This crystallised toffee crumbled a bit when I broke it up, but I used those crumbled bits as decoration on the cupcakes that went in to school, and it also went on the actual cake

HTTYD cake sawitdidit.wordpress.com

So you can see all 3 ideas were combined to create this cake. A plastic Toothless figurine atop a square vanilla cake with blue icing, with the various colours and textures of the sugar shards forming the backdrop. I also used the curly candles to represent Toothless’ plasma blast. To save accidents, I added the decoration to the cake at the park, just before it was served. So taking photos of it were not my priority. Special thanks to my friend Melissa for taking these. She was also the one who gave me sugar shard making tips, so she was a great help throughout this process!

Here it is with the candles lit:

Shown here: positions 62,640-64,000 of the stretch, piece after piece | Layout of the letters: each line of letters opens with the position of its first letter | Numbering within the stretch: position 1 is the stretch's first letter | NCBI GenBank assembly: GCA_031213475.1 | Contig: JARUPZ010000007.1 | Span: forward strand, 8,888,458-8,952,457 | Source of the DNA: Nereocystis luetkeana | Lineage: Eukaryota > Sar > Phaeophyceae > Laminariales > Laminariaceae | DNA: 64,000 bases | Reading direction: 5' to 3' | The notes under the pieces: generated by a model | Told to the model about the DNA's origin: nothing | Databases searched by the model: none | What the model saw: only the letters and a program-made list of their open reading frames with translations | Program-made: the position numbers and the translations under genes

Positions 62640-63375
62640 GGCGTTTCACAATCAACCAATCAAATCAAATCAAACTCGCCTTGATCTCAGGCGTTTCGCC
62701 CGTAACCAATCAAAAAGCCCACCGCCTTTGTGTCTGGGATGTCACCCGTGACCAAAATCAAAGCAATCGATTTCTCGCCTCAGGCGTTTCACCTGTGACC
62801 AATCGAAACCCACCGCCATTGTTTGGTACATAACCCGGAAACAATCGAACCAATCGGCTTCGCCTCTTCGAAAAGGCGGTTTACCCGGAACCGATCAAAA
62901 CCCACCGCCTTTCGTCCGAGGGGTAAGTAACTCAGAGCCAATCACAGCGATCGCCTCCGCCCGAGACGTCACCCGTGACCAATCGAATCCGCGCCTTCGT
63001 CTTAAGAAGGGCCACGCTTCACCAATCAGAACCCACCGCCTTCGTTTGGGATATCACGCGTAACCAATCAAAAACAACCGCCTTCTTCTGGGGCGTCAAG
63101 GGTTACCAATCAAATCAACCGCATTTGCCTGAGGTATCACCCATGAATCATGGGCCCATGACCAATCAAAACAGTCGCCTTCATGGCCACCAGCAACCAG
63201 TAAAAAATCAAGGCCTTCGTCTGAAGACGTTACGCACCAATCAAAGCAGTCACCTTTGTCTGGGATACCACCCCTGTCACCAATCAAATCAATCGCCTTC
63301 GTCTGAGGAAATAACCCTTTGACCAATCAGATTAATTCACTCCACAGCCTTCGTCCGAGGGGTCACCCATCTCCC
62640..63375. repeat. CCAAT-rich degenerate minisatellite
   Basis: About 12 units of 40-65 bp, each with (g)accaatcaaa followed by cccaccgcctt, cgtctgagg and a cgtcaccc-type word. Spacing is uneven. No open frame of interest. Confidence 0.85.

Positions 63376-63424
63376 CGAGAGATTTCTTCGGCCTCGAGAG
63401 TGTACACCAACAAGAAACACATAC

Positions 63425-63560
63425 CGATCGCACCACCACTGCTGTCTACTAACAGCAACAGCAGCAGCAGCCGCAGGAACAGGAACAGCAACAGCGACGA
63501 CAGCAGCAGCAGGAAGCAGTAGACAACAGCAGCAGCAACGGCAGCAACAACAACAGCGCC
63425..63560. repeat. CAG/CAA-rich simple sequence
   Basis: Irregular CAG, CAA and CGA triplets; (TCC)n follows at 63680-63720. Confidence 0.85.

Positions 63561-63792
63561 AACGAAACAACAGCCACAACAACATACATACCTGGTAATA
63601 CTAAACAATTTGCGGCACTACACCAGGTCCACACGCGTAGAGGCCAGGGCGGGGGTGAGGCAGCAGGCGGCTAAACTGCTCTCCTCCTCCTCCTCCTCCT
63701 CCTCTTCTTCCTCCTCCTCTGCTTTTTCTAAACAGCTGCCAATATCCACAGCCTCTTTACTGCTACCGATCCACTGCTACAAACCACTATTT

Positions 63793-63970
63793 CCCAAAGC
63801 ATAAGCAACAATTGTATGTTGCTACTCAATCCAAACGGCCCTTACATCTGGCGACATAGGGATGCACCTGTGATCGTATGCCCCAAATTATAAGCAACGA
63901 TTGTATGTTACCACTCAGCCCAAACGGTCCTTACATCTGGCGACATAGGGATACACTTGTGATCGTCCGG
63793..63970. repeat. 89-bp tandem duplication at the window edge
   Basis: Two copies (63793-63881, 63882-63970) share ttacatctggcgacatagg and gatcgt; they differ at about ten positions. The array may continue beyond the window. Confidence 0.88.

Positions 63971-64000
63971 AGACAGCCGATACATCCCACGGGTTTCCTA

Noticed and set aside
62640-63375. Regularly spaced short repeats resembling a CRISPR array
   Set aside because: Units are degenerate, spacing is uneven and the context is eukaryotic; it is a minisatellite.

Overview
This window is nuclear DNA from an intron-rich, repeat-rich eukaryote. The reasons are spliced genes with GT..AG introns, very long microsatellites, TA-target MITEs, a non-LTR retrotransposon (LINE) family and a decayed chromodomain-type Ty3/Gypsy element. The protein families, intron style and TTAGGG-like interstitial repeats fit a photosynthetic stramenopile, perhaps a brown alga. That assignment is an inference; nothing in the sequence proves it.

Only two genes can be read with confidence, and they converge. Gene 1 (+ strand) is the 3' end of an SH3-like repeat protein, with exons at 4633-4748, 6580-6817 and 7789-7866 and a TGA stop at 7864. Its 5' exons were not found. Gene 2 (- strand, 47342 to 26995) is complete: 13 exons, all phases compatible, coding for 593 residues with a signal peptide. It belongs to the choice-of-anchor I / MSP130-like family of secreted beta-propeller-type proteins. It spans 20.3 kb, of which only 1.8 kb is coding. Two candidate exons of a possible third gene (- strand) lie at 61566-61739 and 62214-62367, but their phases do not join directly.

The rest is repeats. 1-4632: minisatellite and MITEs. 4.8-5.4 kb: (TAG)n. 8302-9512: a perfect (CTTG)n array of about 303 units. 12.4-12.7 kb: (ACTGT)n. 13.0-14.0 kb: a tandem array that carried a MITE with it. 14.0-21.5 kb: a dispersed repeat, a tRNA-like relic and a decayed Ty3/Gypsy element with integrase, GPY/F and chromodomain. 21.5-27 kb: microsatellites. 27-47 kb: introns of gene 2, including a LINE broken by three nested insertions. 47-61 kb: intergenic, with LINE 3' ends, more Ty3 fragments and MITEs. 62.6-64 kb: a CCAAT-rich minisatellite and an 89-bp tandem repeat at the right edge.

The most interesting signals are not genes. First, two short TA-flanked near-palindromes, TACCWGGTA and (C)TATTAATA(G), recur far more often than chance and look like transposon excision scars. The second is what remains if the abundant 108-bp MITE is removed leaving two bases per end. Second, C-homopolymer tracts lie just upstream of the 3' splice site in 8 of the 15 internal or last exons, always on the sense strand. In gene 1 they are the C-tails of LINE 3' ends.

HTTYD cake with candles sawitdidit.wordpress.com

Yes, a certain birthday boy couldn’t help but add some extra decoration around the edge of the cake!

Strangely enough, many of the boys asked if the ‘glaciers’ were edible, and declared them delicious when they were allowed to taste. See the big plate of fruit next to the cake? I made whoever come back wanting seconds have some fruit before they could have more cake 😉

HTTYD cake...sawitdidit.wordpress.com

Linking up with:

The Pin Junkie

Birthday Profiteroles

Today is my friend’s birthday, and during the week I discovered that one of her favourite dishes is Profiteroles. She was actually trying to find out what my favourite cake is, for my upcoming birthday!

Anyway, I decided the time was right to try making these awesome puffs of goodness again. When I posted on my Facebook page (https://www.facebook.com/sawitdidit) that I was going to do this, my cousin reminded me that we had made these together when we were much younger!

I pinned this great recipe from Taste.com.au http://www.pinterest.com/pin/26529085279400500/ although I used another recipe for custard and chocolate sauce.